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Sleep Hygiene


What is Sleep Hygiene?sleep hygiene

Good hygiene is important; keeping our bodies clean and maintained is part of good overall health.  Why is it then that so many of us have poor sleep hygiene?  In fact, many of us may not have even heard of sleep hygiene in the first place!

Like oral hygiene (brushing our teeth, flossing, etc.), sleep hygiene involves a series of daily practices and behaviors designed to keep you healthy and happy.  Instead of focusing on your teeth and gums, sleep hygiene focuses on practices that help ensure you a restful night’s sleep.  


Sleep hygiene includes things like what we eat or drink before bed, what time we go to sleep, or what time we wake up.  By understanding best practices, we can aim for stellar sleep hygiene.  

Why Does Sleep Hygiene Matter?

Without adequate sleep hygiene, you run the risk of becoming sleep deprived.  Symptoms of sleep deprivation include: 

– memory fog

– low energy

– poor decision-making skills

– irritability & increased stress

– reduced attention span

These symptoms can snowball and combine with others to create devastating effects on mental and physical health, which is why good sleep hygiene is so critical!

What Can We Do to Improve Our Sleep Hygiene?

  1. Reduce Anxiety Levels – Easier said than done, but important nonetheless!  High stress before bed leads to poor sleep quality.  Try deep breathing exercises, yoga, or meditation before sleeping.  Another trick is to write down everything stressing you out and put it in a drawer until tomorrow – all that stress can wait!


  1. Watch what You Eat or Drink Before Sleep – Though a full belly might make you sleepy, it actually harms your overall sleep.  Bodily resources go towards digesting, meaning your sleep is less restful and you may stay awake longer than you intend to.  For this reason, you should also avoid midnight snacking.  Caffeine is also a bad idea before bed; the stimulating effects make it harder to fall and stay asleep.


  1. Establish a Bedtime Routine – Your routine should begin around 30 – 60 minutes before you intend to go to bed.  Make your bedtime routine your own, but make sure it focuses on rest and relaxation.  Take a warm shower, do some deep breathing and yoga stretches, journal, read a book – anything that promotes feelings of wellness and relaxation.  


  1. Limit Screen Time Before Bed – Notice how in #3 we didn’t mention being on any devices?  And that’s for good reason!  Electronic devices, like cellphones, emit blue light, which reduces melatonin levels in the brain.  Melatonin is a hormone that helps regulate sleep.  Your phone and other devices may keep you up in different ways as well.  Buzzing, beeping or lighting up can all distract your mind from what it should be doing when you go to sleep – disconnecting from your day and winding down.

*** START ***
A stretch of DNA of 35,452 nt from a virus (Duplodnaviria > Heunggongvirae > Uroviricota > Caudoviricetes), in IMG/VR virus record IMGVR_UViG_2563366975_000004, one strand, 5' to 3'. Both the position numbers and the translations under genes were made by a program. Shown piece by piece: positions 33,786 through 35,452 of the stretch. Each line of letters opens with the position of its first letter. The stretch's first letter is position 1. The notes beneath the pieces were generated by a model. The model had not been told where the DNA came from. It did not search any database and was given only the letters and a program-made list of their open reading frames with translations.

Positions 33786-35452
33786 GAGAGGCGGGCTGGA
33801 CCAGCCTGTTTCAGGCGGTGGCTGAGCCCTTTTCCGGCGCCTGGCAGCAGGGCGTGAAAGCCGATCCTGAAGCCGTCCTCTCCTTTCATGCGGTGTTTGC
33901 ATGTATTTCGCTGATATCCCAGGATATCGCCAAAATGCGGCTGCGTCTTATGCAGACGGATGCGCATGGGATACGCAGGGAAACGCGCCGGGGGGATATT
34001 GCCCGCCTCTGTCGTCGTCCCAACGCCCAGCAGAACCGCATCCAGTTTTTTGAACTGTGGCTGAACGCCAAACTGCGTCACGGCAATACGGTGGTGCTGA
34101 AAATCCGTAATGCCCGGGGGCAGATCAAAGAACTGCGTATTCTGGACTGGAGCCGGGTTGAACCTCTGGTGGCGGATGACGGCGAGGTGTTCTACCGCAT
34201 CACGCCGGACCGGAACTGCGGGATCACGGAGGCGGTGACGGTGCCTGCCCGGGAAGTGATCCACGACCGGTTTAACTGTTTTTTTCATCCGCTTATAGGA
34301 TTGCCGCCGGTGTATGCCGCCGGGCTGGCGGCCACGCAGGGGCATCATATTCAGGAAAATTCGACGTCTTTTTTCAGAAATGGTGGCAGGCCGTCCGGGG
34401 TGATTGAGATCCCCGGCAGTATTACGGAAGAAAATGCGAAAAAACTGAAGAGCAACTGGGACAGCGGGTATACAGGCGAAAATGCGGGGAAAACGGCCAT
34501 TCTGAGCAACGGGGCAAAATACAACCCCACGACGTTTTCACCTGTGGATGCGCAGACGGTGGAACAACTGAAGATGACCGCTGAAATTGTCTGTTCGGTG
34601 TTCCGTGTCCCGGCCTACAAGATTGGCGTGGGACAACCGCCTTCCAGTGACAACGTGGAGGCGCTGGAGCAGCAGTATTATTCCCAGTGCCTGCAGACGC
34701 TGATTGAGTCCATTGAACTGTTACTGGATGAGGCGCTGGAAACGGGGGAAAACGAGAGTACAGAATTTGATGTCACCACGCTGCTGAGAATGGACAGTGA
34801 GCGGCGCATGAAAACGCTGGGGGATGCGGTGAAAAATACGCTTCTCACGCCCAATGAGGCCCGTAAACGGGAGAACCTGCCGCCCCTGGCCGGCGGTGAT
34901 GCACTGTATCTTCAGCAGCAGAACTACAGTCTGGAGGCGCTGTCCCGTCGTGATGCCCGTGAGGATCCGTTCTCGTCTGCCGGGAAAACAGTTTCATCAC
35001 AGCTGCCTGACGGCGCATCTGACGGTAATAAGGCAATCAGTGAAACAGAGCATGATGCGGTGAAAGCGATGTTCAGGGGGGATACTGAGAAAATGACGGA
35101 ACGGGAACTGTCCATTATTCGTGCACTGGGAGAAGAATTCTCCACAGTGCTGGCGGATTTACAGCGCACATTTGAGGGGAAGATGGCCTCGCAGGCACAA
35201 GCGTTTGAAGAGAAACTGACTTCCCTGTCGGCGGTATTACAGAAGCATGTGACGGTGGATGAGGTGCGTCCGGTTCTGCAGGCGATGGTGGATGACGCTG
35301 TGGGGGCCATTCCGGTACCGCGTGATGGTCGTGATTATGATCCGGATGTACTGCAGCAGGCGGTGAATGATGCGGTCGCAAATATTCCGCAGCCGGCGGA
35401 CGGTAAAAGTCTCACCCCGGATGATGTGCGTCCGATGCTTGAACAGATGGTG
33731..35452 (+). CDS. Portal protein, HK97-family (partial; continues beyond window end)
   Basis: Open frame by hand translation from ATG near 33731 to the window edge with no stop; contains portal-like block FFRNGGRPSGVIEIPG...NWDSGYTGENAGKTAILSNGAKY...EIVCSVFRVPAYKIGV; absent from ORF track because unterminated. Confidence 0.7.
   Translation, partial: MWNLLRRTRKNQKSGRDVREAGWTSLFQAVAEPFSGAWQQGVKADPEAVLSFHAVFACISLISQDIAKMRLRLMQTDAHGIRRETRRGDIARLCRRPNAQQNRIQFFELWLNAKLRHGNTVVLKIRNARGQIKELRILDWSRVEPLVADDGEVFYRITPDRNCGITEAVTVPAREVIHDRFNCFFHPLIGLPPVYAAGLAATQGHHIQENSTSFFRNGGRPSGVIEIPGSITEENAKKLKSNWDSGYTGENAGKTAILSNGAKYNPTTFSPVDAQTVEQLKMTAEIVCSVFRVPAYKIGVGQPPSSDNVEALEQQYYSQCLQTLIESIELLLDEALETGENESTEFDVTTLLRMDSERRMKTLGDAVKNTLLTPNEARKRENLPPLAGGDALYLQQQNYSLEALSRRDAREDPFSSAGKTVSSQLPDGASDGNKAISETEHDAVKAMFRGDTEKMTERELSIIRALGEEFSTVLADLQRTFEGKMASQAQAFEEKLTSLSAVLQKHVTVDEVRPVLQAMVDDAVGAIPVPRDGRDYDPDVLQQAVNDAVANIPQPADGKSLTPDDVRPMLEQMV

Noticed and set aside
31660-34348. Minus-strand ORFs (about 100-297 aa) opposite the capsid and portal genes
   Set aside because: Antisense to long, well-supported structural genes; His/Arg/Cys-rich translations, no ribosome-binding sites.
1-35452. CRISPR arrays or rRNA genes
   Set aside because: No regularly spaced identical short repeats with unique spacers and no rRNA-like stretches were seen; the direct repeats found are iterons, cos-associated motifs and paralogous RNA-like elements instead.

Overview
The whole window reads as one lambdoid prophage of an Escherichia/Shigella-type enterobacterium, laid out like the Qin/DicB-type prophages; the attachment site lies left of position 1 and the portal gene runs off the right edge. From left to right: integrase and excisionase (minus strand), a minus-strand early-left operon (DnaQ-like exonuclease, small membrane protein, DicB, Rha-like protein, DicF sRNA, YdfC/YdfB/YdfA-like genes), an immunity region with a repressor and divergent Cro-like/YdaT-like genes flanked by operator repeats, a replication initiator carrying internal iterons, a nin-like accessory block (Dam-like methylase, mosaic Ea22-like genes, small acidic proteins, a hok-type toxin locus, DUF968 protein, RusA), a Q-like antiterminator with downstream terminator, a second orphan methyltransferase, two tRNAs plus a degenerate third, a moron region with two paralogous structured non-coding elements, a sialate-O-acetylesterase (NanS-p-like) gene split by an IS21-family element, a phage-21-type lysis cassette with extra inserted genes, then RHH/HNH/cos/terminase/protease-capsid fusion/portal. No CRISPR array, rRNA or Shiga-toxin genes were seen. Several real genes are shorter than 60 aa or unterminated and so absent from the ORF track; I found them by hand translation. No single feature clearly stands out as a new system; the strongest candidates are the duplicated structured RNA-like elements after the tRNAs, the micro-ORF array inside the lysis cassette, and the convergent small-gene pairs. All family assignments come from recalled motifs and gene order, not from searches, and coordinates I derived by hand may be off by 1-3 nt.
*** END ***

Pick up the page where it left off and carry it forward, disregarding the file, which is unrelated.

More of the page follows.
1. Be Active – While heavy exercise before bedtime negatively impacts sleep, as little as 30 minutes of aerobic activity earlier in your day can have a huge impact on your sleep quality.  It could be something as simple as a brisk walk or bike ride, or something as intense as a CrossFit workout.  Not only will you sleep better, but you get all the benefits that come with exercising!


  1. Avoid Naps – We are all guilty of needing a nap at one time or another, but you shouldn’t make a habit out of it.  The research isn’t clear yet, but preliminary studies show that napping negatively impacts older people more than younger people.  If you find yourself needing a nap during the middle of the day, make sure it’s for 30 minutes or less.  Also, avoid napping later in the day as that will make it more difficult for you to fall asleep later in the evening.  


  1. Be Consistent About Bedtime and Wake Up Time – Your body loves routine – thrives on it, in fact.  That’s why it’s so important to be consistent with your bedtime and the time you wake up.  Though it may be tempting to sleep in on the weekend or other days off, it’s actually better for your overall sleep health to keep similar bed and wake times every single day.  


  1. Limit Light and Sound – While some people may claim that they sleep better with the lights or the TV on, the research just doesn’t back this up.  If you’re able to limit incoming light or noise, like with black-out curtains, for example, it greatly improves sleep quality.  Sleep masks and ear plugs also work, though they may take some getting used to.      


  1. Set a Cooler Sleeping Temperature – Our body is designed to have a dip in temperature at nighttime.  It’s one of our body’s signals to shut down and get some rest.  You can aid this process by setting your thermostat between 60 – 67 degrees Fahrenheit, which has been empirically shown to produce the best overall sleep.  It might be a little chilly for some, but you’ll get a great night’s rest! 


  1. Scans by Balanced Health! – A Full Scan from Balanced Health is a key tool in understanding your own body’s health and balance – it’s right there in the name!.  Find out what resonating food sensitivities may be keeping you awake at night with a rumbling stomach.  Maybe you’re missing key nutrients to aid your body in resting itself.  Or perhaps you have an organ system that is energetically out of balance.  A Balanced Health Full Scan will give you all of that information and MORE!  Order one today and better sleep will be sure to follow!

Don’t Forget!

  • Stay current with our blog, including this previous post about fatigue.
  • Check out our Full Scan and ALL of our other scans!